BJP has initiated programs through its minority wing to bring Pasmanda Muslims closer to the party. The BJP minority Morcha in Uttar Pradesh organised Pasmanda Sammelan in parts of the state to connect with Pasmanda Muslims. The Morcha has also used initiatives like ‘Modi Mitra’ to appoint Pasmanda Muslims to these positions and bring them closer to the party. They have also organised ‘Labharthi Sammelan’ in Muslim-majority areas to target Pasmanda Muslims, who are major ‘beneficiaries’ of these schemes.

The BJP’s outreach has prompted the formation of new Pasmanda organisations aligned with the BJP. These organisations are reaching out to Pasmanda voters and encouraging them to consider the BJP a political alternative to Congress and SP. They try to include Pasmanda Muslims in the category of the Labharthi, those who are the beneficiaries of schemes launched by the BJP. They criticise Opposition parties for using Pasmanda Muslims as a vote bank without ever doing anything for them.

When the BJP is using the narrative of Pasmanda to target opposition parties for their neglect of the Pasmanda population, they seem to be clueless. Their response has ranged from denial to rejection. These political parties, like the Congress and SP, have denied the presence of caste groups among Muslims and insist on seeing them as homogeneous voting blocks. They view the BJP’s outreach as a ploy to create a divide among Muslims.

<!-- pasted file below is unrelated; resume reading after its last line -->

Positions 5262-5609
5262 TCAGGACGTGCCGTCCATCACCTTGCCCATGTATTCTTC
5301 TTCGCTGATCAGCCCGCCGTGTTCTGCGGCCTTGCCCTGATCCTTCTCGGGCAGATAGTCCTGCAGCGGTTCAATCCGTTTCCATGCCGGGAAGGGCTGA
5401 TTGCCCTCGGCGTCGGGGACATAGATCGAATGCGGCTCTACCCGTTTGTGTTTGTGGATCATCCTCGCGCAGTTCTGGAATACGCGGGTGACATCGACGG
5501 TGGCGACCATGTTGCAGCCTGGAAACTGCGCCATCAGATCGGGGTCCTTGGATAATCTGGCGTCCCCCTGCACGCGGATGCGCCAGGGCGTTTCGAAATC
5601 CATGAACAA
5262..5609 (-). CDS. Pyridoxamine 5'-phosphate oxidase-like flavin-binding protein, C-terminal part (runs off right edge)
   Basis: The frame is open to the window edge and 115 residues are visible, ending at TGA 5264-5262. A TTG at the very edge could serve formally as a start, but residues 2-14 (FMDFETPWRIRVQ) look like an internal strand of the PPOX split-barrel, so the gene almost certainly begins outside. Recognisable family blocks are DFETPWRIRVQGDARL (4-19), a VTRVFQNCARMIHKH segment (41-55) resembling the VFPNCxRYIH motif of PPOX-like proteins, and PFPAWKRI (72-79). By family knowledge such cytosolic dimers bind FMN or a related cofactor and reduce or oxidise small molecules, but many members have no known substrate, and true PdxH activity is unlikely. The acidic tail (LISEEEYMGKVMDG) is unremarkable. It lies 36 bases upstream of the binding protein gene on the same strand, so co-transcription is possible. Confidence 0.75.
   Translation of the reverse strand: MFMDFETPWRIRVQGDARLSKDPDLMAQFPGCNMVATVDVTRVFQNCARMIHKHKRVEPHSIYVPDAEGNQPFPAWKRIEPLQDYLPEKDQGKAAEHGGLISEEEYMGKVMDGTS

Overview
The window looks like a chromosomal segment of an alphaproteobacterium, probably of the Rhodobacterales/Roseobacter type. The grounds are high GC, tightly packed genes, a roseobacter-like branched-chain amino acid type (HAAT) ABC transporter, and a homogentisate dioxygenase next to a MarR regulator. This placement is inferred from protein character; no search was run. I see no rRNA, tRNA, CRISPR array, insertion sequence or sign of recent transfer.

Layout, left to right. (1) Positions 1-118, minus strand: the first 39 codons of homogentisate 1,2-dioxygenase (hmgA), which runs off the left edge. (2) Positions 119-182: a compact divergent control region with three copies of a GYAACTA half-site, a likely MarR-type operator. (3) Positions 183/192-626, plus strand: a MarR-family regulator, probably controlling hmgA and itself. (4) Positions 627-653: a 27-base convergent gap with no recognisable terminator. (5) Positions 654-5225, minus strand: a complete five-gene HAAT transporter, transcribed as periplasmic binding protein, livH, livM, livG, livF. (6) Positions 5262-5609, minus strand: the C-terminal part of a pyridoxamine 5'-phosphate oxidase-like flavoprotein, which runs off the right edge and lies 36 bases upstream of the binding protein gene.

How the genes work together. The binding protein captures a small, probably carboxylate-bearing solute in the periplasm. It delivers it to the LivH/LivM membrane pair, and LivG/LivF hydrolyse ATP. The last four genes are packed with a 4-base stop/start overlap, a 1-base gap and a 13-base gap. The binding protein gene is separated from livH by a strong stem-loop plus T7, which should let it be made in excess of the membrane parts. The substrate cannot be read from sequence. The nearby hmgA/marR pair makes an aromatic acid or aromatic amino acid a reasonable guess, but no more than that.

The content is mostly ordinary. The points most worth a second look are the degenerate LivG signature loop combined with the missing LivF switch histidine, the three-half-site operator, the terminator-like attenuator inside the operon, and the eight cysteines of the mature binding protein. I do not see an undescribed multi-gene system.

They accuse the BJP of trying to divide the Muslim population to gain votes rather than working towards the upliftment of the Pasmanda Muslim community. BJP’s efforts to reach out to Pasmanda Muslims have been criticised for being tokenistic and superficial. The party has been accused of making symbolic gestures, such as appointing a few Pasmanda Muslim leaders to positions within the party, without actually addressing the structural issues that affect the community.

Samajwadi Party’s spokesperson Ameeque Jamei dismissed BJP’s outreach as a ‘vote-getting exercise of the BJP’. Congress responded with a few Bunkar Sammelans, a community that historically supported the Congress, organised by their minority wing but did not use the term Pasmanda. Udit Congress, National Spokesman for the Congress, wrote an article on the Congress website highlighting that the politics of the BJP victimises Pasmanda Muslims. However, Pasmanda Muslims have been absent in their electoral campaign.